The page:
In this respect, I think Downton Abbey allows us to see a parallel in the changes we are experiencing in our times as well.  We are on the leading edge of the technological age.  Many of the parents and grandparents who watch the program can relate to the changing society evidenced in this English household.  We remember a time before the internet, computers, cell phones, when children obeyed a little better and life was a little slower, a little sweeter.  We can see these same changes in the world of Downton—children marrying the ‘wrong” people, people defying the proprieties in their search for happiness, others begrudging progress when it presents itself as the logical thing to do.

Are you a Downton devotee?  What do you enjoy most about the show?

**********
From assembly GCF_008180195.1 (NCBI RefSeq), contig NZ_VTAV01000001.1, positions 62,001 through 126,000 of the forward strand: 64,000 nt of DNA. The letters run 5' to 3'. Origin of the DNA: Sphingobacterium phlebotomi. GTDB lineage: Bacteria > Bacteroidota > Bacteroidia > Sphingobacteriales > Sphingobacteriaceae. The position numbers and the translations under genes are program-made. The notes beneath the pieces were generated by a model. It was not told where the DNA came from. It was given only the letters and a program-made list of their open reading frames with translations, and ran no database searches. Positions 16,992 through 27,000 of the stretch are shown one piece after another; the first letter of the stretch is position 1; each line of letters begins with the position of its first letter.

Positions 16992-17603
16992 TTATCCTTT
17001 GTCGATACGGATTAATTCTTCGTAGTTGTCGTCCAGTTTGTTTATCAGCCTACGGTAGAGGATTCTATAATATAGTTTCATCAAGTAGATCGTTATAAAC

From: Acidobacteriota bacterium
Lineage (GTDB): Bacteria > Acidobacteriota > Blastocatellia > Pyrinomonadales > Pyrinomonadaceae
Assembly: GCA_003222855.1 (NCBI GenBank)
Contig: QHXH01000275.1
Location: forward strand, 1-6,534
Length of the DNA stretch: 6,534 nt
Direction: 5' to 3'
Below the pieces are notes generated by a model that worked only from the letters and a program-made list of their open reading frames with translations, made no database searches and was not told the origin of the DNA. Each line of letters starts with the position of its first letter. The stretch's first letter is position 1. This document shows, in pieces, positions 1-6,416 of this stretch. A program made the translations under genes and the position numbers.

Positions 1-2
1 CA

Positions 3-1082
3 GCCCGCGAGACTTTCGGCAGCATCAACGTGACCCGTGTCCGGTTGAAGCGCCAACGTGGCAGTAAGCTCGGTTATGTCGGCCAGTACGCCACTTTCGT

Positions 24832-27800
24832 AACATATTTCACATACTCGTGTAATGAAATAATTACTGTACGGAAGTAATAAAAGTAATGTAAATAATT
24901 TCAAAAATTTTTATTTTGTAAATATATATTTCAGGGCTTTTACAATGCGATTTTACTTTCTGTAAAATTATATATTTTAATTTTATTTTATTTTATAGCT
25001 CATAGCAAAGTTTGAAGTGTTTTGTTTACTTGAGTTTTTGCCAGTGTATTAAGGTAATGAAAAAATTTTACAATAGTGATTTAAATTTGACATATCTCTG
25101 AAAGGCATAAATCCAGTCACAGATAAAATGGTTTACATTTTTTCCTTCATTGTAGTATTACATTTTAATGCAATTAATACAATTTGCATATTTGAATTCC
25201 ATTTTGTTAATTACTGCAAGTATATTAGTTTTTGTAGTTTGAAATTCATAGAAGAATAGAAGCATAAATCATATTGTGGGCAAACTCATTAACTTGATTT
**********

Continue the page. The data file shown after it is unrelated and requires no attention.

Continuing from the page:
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11 Responses to D is for Downton Abbey

  1. I hadn’t seen any of it until I stayed with my daughter over the holidays and then I got kinda sucked in. 🙂 If you love Downton AND you’re crafty, there’s a fun knitting game going on too–http://alanalorens.com/2014/01/10/the-2014-downton-knit-a-long-jimmy-beans-style/

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  2. I’m the skunk at the picnic. Although I’ve heard a great deal about Downton Abbey, I’ve never seen a single episode. I’ll admit it sounds interesting, I believe we have to import it on US PBS from the States, as I don’t think it airs on any network here in Canada. It’s not even on Netflix.ca.